2. ii) They also have a modeling interface where building designs can be adapted to local site constraints. This is a lot like Dreamcatcher, only on a larger scale that it takes the local geography and legislation into account.

So What Does the Future Hold for These Technologies?

Plenty of people put forth the argument that computers can’t emote and they don’t have the five senses which we do. Hence, they will have a limited understanding of aesthetics and the emotional component involved in every building. Depending on the builder’s sensibilities and tastes, every house will have a different layout and aesthetic element to it.

However, this is not entirely true. With the advent of machine learning, if computers are fed the right parameters continuously, they will eventually learn what people find aesthetically pleasing.

Granted, it won’t have individuality, but how many people have the means to have a house designed exactly to their taste anyway.

Autodesk CTO Jeff Kowalski said that they are trying to build a CAD system that has a learning process very similar to ours – it will reference mechanical engineering texts, building codes and models and even learn from real-life projects. That is their ultimate goal – to create a system that houses as much information as an architect with an ability to use that information in an intelligible fashion.

However, Kowalski did say that the system would only be creating starting points or theories on which to build on – the system cannot be relied on to adapt to real-world problems and complications. It will be a companion to designers instead of a competitor – much like CAD software already is, only with the added advantage of machine learning.

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How Will These Technologies Affect an Architect’s Job in the Future?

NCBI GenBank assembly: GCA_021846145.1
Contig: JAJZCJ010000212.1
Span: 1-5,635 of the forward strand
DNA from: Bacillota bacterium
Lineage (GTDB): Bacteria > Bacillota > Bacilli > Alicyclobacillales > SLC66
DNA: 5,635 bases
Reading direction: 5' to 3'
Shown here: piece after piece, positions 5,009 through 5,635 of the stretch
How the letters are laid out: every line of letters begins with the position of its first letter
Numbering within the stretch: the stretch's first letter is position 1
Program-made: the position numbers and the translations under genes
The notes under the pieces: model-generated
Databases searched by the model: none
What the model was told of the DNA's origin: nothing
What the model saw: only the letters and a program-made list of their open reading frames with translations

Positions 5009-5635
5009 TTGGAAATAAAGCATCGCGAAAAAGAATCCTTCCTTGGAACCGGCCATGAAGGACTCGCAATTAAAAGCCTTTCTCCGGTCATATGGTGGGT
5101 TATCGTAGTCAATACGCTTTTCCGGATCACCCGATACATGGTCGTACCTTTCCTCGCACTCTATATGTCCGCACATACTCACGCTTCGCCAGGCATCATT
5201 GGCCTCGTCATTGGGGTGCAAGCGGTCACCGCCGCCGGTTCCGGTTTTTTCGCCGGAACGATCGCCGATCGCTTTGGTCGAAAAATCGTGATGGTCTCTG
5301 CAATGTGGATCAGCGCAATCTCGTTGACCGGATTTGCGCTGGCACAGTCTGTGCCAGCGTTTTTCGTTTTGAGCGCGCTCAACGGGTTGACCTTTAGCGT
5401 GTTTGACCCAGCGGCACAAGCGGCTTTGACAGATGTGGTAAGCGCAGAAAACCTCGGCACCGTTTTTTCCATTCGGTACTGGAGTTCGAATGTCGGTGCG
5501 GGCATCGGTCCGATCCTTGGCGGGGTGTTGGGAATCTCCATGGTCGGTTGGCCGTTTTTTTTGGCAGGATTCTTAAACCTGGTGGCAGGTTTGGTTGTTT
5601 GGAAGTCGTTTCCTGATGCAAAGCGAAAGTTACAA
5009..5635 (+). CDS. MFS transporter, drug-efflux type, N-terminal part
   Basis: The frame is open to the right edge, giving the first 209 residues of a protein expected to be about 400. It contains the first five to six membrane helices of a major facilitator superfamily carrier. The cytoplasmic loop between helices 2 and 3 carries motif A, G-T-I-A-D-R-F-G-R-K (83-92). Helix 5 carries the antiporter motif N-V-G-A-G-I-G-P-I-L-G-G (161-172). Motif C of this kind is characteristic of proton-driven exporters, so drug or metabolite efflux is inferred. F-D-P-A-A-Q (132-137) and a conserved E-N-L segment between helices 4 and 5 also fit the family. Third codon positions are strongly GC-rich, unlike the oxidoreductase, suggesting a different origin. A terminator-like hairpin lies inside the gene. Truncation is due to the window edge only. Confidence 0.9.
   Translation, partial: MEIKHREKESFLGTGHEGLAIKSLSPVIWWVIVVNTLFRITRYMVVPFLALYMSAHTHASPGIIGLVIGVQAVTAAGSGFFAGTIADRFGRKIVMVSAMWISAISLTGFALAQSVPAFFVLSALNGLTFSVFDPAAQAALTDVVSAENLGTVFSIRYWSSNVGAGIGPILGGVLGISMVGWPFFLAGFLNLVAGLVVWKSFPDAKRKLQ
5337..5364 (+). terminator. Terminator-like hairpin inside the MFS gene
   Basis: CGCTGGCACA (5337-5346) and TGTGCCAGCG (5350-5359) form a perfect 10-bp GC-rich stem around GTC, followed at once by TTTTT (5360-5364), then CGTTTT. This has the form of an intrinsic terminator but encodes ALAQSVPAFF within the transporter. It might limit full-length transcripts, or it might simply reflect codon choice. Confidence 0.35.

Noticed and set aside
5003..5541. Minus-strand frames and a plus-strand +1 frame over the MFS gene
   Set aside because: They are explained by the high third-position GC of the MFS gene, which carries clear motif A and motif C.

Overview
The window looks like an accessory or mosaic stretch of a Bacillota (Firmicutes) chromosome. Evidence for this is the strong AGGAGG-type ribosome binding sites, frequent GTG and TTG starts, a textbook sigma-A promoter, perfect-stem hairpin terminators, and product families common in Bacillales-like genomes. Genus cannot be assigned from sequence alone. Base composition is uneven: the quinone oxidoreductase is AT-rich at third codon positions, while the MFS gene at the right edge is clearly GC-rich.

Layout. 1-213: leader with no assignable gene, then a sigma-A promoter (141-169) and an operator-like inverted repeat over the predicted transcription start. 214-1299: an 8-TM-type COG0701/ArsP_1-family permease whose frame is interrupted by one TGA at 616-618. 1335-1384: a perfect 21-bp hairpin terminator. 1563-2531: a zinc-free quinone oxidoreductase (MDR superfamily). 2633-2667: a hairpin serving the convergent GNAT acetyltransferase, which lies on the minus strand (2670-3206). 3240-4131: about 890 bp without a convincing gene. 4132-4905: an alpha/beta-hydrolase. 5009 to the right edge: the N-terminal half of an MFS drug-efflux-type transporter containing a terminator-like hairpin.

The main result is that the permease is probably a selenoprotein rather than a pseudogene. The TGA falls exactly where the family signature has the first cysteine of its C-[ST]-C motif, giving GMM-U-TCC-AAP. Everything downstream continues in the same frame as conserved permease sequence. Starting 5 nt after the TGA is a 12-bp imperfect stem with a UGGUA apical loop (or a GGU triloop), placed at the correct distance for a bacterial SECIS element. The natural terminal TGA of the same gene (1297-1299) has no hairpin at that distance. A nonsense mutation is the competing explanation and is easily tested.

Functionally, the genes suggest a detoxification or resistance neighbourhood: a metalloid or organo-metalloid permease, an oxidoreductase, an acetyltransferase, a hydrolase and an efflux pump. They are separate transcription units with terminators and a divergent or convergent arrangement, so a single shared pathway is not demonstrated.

If everything goes according to plan, experts say, not only will these technologies not take away human jobs they might in fact, create more jobs.

When freed up of the grunt work, companies can focus more on a multidisciplinary workflow – an architect will have more scope to focus on the creative process while simultaneously relying on technology to ensure timely and accurate information transfer.

Technology and its ability to connect people cannot be understated. If you need something done, you can simply rely on technology to connect you with someone who possesses the skillset to complete the task. If you’re struggling with your architecture term paper, you could simply look up resources online and you’re sure to find an online essay writing website, which will write it exactly the way you want, if you are looking to outsource creativity and the critical mind of an architect, that is an entirely different matter, as without context and the glue between context and creation, one cannot call the outcome architecture, or design at all. 

This mixing and mingling of different employees and their skills should lead to the growth of new business models and the need for new skill sets. It’s helpful to think of it in terms of this analogy –

A music composer would have seen musical instruments go through so many stages of transformation from bass guitars to electric guitars to synthesizers to electronic composing tools.

In fact, even the medium of production has gone through so many changes, from records to cassettes to CDs to MP3 and online streaming. However, today, there are more musicians than ever before simply because of all these developments.

The role of the music composer still remains the same. They just have more options today, which is exactly what the future holds for architects, architecture is after all, frozen music.

Featured Image © Nicolás Valencia, using image © Flickr user masakiishitani licensed under CC BY-NC-SA 2.0